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Express Outreach Award Highlights: Text-A-Librarian at San Francisco General Hospital

by Joy Graham, MLS, AHIP
Manager, Barnett Briggs Medical Library
San Francisco General Hospital

One of the most eye-opening experiences I’ve had in my library career was spending an 8-hour day shadowing a nurse in one of the patient care units at my hospital. I learned so many things, including that I should wear comfortable shoes and be ready to run!

In addition to that, I learned that nurses in our hospital do not have time to look things up on the Internet. Even assuming that they knew where to find the SFGH library web site, the few computers on the unit are constantly being used by nurses for charting. The telephones on the units are unavailable too, either ringing or in use by someone else. I concluded that if nurses were to communicate with the library, it had to be by a means other than email or telephone. That’s when the idea of a library-sponsored text messaging service was conceived and how Text-A-Librarian @ SFGH came into being.

Text-A-Librarian Banner: 'Try it now!'We received outreach award funding from the RML, with the objective of determining if nurses and other hospital staff could be enticed to text their questions to the library. We also encouraged patients and their family members to text us. We told them we would answer questions about the library or about health-related topics and that we would try to respond to their question within 15 minutes during our regular business hours. If the answer was a long one, we would email them the information or send them a URL with the needed information.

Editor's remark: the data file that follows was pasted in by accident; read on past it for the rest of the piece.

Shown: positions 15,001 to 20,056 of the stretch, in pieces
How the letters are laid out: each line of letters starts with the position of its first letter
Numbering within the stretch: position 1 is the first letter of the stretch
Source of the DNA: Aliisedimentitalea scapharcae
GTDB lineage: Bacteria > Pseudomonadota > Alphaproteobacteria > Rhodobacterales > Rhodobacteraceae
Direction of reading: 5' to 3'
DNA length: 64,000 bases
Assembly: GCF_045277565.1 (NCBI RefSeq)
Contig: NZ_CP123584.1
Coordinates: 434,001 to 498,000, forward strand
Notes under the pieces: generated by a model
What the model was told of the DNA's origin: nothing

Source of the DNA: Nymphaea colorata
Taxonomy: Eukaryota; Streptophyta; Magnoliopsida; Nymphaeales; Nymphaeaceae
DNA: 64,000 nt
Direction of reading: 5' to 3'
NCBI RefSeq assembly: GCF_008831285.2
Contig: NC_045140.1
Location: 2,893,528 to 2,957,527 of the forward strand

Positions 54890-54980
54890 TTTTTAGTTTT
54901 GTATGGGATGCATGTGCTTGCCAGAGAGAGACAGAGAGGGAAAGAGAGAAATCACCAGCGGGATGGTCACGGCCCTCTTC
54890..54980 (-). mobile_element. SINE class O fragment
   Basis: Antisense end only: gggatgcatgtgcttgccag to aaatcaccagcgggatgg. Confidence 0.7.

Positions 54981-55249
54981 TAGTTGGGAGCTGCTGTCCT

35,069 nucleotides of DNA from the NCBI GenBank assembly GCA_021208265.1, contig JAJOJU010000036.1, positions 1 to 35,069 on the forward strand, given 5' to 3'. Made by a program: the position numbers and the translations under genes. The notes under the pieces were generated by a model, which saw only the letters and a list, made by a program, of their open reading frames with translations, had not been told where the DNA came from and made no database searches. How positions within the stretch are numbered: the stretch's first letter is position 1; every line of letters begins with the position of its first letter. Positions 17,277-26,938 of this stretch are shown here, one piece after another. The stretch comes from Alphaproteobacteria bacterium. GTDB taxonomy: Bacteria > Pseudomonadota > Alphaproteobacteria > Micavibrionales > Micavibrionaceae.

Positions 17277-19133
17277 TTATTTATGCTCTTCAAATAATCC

We suspected that many staff had no idea the hospital even had a library and that offering a library-based texting service would get their attention. We were right! They seemed to be surprised that a library was offering such a cool service, and they gave it a try. Or rather they gave it a try as long as we were publicizing it. During times when we were promoting it heavily with signs, business cards, informational tables in the cafeteria, posters on shuttle buses, announcements at meetings and classes, etc., we received an average of one question per day. When we reduced the publicity, the questions slacked off. Over a ten-month period, we received a total of 115 questions.

To help solve the “out-of-sight, out-of-mind” problem, we applied for and received additional funding to purchase promotional items imprinted with the Text-A-Librarian short code (66746) and keyword (sfgh). We chose pens, post-it-notes, nylon tote bags, note cubes, and refrigerator magnets, and distributed them liberally at every opportunity.

You might think that 115 questions is not a lot of response for all the work and money that went into the project. And I would say you would be right if the number of questions was our only measure of success; however, we did receive additional, qualitative benefits. The project gave our library staff an opportunity to work together to develop a new service, and we acquired new job skills in the process. I learned how to apply for outreach funding using our university’s online contracts and grants system. Our operations supervisor learned how to administer award funds in the university’s financial reporting system. Another staff member was in charge of staff education and created a wiki page where we could collaboratively figure out the best ways of handling incoming questions.

Perhaps most significantly, our Text-A-Librarian service has given the library heightened visibility throughout the hospital. It casts us as approachable, informal communicators, and as tech-savvy, eager service providers. One last piece of advice to those considering offering such a service is to undertake it only if you have sufficient staff to implement it and time and money to promote it. If you’d like more information, please text your question to 66746, and start your message with the keyword sfgh!

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